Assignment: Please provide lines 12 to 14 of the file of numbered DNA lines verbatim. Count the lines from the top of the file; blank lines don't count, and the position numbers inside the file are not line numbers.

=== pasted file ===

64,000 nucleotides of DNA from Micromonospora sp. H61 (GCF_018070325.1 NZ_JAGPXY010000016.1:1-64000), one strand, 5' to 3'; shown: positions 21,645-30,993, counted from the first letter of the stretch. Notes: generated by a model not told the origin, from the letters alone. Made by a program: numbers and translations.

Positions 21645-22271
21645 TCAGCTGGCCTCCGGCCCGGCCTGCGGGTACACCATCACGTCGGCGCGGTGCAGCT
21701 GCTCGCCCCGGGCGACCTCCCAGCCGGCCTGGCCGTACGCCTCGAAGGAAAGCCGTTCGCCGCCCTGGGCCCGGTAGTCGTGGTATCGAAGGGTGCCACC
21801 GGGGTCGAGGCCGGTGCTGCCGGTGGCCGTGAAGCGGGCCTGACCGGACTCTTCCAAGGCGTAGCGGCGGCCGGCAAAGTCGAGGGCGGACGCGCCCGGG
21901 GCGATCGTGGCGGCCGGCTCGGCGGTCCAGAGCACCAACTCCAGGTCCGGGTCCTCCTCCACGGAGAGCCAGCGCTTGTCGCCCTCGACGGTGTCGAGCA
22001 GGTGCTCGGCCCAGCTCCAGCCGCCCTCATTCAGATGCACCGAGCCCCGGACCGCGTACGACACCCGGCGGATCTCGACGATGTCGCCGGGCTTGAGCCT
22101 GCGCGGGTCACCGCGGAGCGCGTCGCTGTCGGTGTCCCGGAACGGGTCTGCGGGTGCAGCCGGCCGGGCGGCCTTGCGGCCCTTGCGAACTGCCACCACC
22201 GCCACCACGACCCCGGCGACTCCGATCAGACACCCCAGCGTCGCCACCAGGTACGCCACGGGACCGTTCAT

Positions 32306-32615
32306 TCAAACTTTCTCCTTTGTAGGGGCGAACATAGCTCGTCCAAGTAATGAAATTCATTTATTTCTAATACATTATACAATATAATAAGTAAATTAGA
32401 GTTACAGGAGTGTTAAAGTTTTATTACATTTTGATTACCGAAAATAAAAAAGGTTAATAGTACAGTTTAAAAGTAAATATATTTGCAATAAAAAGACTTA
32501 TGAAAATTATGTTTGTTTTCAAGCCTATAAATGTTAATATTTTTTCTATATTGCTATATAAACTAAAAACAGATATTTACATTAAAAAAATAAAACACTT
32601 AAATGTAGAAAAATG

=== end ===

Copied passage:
32401 GTTACAGGAGTGTTAAAGTTTTATTACATTTTGATTACCGAAAATAAAAAAGGTTAATAGTACAGTTTAAAAGTAAATATATTTGCAATAAAAAGACTTA
32501 TGAAAATTATGTTTGTTTTCAAGCCTATAAATGTTAATATTTTTTCTATATTGCTATATAAACTAAAAACAGATATTTACATTAAAAAAATAAAACACTT
32601 AAATGTAGAAAAATG